Why The NetBook Isn’t Going Anywhere
If you look back over the past 18 months you’ll see many of us in the tech press, myself included, ponder, proclaim and prognosticate about the death of the netbook.
The netbook has had a quick journey from niche product for Linux lovers to a cheap portable computing option for anyone from 11-year-old students to 45-year-old middle managers to 73-year-old retirees.
While the original netbook is dead, the one with a foreign operating system and super bare bones specs, K.T. Bradford argues that The Netbook is Still Relevant over at Notebooks.
While gathering with a bunch of writers in NYC, K.T. checked out their notebooks selections and found that while the MacBook and full sized notebooks were popular, netbooks also had a decent following among the crowd of writers. When she asked why they had purchased netbooks and if they would do it again, they provided the following answers,
They bought one because they wanted a small, light, and portable computer to carry everywhere that didn’t cost a lot of money. Most are happy with them and about half tell me they’d buy another while the other half wonder if a tablet is a suitable replacement. (I tell them no.)
Why does this segment matter so much? It’s not because of the starving artist image that you might associate with writers trying to break through into a hit, it’s because writers are using these netbooks to type thousands and thousands of words.
Netbooks still have a stranglehold on the small, light and affordable segment of computers. Unlike the cheap tablets that surface this time of year, affordable netbooks offer good enough performance and decent build quality at a sweet spot of consumer pricing.
While Harry McCracken of Technologizer would argue that an iPad and a Zagg case could be a suitable replacement to a computer, especially for focused writing tasks, the netbook still bests this combo on price by a few hundred dollars. If you want to turn your tablet into a productivity machine like McCracken did, you’re looking at $600, while a good netbook can be found for around $300.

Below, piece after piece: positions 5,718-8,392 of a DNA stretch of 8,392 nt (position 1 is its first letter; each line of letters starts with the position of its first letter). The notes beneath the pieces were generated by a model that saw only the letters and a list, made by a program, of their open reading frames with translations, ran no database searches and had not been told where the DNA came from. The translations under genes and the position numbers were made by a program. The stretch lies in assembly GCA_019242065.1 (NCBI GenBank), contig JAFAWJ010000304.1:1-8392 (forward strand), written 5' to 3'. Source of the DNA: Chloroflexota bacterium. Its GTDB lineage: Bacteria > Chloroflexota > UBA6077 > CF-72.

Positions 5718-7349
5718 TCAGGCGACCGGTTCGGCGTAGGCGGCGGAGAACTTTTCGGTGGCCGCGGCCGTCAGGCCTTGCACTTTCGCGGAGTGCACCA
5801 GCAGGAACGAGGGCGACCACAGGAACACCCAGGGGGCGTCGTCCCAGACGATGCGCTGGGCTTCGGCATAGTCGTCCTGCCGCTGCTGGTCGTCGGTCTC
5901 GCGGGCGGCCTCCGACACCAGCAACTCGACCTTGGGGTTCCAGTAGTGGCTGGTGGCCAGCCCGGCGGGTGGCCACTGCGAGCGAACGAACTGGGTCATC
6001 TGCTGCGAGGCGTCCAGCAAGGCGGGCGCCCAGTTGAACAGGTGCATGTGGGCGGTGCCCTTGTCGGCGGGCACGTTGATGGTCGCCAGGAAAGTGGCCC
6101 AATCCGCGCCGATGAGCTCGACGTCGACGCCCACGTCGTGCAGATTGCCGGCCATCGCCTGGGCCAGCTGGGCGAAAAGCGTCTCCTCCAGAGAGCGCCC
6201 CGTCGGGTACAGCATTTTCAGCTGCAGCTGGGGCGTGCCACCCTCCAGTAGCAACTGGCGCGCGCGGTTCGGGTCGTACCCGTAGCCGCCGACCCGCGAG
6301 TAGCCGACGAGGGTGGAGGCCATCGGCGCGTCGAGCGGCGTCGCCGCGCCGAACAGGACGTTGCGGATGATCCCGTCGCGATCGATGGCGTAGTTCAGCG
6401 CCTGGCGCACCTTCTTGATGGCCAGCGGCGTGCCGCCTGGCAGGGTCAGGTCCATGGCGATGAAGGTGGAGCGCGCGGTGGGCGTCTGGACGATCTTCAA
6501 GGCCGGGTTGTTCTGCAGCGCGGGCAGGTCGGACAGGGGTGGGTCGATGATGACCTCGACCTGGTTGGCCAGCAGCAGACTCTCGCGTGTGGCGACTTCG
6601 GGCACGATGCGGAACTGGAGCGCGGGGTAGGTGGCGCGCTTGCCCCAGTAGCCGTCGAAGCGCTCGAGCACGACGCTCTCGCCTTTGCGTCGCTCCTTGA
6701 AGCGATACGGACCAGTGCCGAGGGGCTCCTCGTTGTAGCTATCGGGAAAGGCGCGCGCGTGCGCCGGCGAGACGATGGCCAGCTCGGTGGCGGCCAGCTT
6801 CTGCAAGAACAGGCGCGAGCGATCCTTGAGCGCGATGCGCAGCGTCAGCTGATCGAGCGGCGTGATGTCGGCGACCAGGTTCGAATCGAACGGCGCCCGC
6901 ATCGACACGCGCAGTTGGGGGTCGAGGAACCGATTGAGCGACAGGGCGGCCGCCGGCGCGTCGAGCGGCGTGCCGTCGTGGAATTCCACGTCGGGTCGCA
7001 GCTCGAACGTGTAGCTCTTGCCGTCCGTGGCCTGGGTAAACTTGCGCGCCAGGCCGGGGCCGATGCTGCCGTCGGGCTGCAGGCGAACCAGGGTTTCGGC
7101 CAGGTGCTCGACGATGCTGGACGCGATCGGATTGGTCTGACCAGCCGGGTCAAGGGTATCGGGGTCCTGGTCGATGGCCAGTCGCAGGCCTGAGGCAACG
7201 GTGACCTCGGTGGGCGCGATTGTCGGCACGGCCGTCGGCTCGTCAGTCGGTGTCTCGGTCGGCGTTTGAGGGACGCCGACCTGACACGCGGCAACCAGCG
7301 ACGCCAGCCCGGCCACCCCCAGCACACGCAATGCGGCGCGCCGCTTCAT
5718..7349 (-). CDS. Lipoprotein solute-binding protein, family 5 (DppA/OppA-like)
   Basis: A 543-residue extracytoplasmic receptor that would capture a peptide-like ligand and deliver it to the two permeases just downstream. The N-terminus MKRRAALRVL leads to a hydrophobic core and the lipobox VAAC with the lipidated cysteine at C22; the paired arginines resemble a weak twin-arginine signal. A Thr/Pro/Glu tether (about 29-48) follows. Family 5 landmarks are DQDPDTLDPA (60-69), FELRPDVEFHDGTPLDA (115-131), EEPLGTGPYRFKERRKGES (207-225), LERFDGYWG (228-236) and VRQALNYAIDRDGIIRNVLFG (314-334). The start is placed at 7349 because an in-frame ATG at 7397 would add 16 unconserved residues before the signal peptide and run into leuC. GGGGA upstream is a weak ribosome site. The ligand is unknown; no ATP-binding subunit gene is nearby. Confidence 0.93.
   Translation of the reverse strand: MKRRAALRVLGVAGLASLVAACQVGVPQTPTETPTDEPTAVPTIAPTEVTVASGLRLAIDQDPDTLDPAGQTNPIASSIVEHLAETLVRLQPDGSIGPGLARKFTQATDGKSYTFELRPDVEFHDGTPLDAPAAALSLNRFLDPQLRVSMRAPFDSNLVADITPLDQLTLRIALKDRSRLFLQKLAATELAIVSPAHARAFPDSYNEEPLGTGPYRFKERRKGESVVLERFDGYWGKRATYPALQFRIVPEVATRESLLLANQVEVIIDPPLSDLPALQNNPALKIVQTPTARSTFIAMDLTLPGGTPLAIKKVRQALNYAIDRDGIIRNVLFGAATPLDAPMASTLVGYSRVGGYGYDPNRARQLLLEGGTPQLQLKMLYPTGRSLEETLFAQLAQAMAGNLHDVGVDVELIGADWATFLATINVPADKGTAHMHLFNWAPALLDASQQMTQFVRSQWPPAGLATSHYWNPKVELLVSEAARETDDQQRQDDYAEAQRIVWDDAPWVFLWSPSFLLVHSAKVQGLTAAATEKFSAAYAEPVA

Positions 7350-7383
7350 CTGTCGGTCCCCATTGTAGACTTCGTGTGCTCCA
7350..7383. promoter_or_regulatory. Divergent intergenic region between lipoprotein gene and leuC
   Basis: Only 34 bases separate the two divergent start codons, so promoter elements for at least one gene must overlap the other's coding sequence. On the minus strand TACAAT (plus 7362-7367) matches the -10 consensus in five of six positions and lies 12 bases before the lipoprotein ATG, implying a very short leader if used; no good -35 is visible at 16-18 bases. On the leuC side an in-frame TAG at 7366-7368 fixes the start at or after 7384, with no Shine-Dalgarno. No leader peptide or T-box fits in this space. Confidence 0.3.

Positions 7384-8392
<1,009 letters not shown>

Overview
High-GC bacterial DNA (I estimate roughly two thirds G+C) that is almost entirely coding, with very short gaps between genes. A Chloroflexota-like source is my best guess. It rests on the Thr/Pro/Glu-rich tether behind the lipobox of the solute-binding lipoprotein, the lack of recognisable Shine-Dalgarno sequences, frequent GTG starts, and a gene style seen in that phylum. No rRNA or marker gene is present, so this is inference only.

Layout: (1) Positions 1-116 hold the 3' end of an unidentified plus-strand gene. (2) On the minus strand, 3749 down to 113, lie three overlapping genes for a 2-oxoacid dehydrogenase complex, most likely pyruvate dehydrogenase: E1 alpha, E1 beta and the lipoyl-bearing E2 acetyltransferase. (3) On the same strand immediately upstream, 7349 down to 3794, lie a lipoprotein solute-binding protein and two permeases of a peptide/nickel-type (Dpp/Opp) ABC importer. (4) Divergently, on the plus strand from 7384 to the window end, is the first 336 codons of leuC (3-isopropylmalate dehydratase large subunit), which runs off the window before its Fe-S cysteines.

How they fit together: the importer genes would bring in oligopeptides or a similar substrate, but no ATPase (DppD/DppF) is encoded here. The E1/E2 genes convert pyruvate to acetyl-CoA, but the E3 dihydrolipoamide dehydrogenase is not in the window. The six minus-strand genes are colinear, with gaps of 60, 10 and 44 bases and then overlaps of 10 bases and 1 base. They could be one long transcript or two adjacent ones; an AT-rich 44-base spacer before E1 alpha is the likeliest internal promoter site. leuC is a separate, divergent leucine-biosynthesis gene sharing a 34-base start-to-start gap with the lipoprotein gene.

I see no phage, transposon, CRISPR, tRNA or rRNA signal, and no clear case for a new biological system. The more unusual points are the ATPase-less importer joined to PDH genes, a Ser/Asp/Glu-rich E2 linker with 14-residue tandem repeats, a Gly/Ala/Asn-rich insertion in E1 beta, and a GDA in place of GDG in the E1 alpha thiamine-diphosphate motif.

That’s not to say that the tablet combo doesn’t have its own advantages, such as longer battery life and the ability to pull duty for entertainment and eBook reading in ways netbooks can’t.
Our own Editor Tobias Buckell has taken to using his iPad with a cheap Bluetooth keyboard case to edit posts here at GottaBeMobile and Notebooks.com while he is on the road — leaving his MacBook Air at home. To make this work, he uses his iPhone for chat and messaging since the iPad is still better for single focus productivity.
At the end of the day, the best tools to do our jobs, connect with our friends and entertain ourselves are different for all of us. While the tablet may have tried to kill the netbook, this small, affordable and capable computing segment has done a little Hammer dance away from tablets, playing “Can’t touch this.” over tinny speakers.
12/07/2011 at 8:16 am
Of course, pre-iPad style tablets aren’t ‘going anywhere’. They have just become a very small niche. Netbooks ran into a problem of price versus performance pressure.
The ‘original’ 7″ screen cheap-o netbook surely IS dead, as is the $750 over-achiever netbook. But the $300 netbook that offers a 10″ screen, decent keyboard and accessibility with a reasonable dual-core processor … still has a place. Heck, I still use my Lenovo S10 from time to time …
12/07/2011 at 8:29 am
I rock a Galaxy Note (5.3″ smartphone), a Nook Color, a netbook, a home server, and a desktop PC. In “time-in use”, the netbook lags even the Nook, which I still use daily to watch video on and do a bit of reading that I could do on the Note.
BUT, the times I use the netbook, nothing else will do:
– it runs Windows, thus Office, and anything else I might need on the move.
– it can actually replace any of the other items, except the phone: desktop, server, media viewer…
– it has 650GB of on-board storage, thus is very handy while on vacation.
– it’s very handy for multitasking, ie looking up references while writing. Android has a tendency to close background apps without warning, and is not that great with switching from one app to another.
Android is kinda still moving into netbook territory. I could hook up an external HD to my Note (only it would be external and need its own power supply), use the Note’s AllShare dlna server… still far off though.
12/07/2011 at 8:36 am
As an aside, I would love it if the US version of the Galaxy Note gets a proper 3G with voice release. I have no idea WHY they restrict these things needlessly …
12/07/2011 at 9:38 am
I have a Hannspree Hanns Note that I really like. I wish I could justify a new purchase though. I think a “netvertible” like a Asus Eee PC T91 or a Gigabyte T1005M or the Acer Aspire 1825PT.
The Dell Duo seems too heavy and clunky.
12/09/2011 at 7:24 am
Hm. interesting, but i don`t think that it wiil be very useful for me.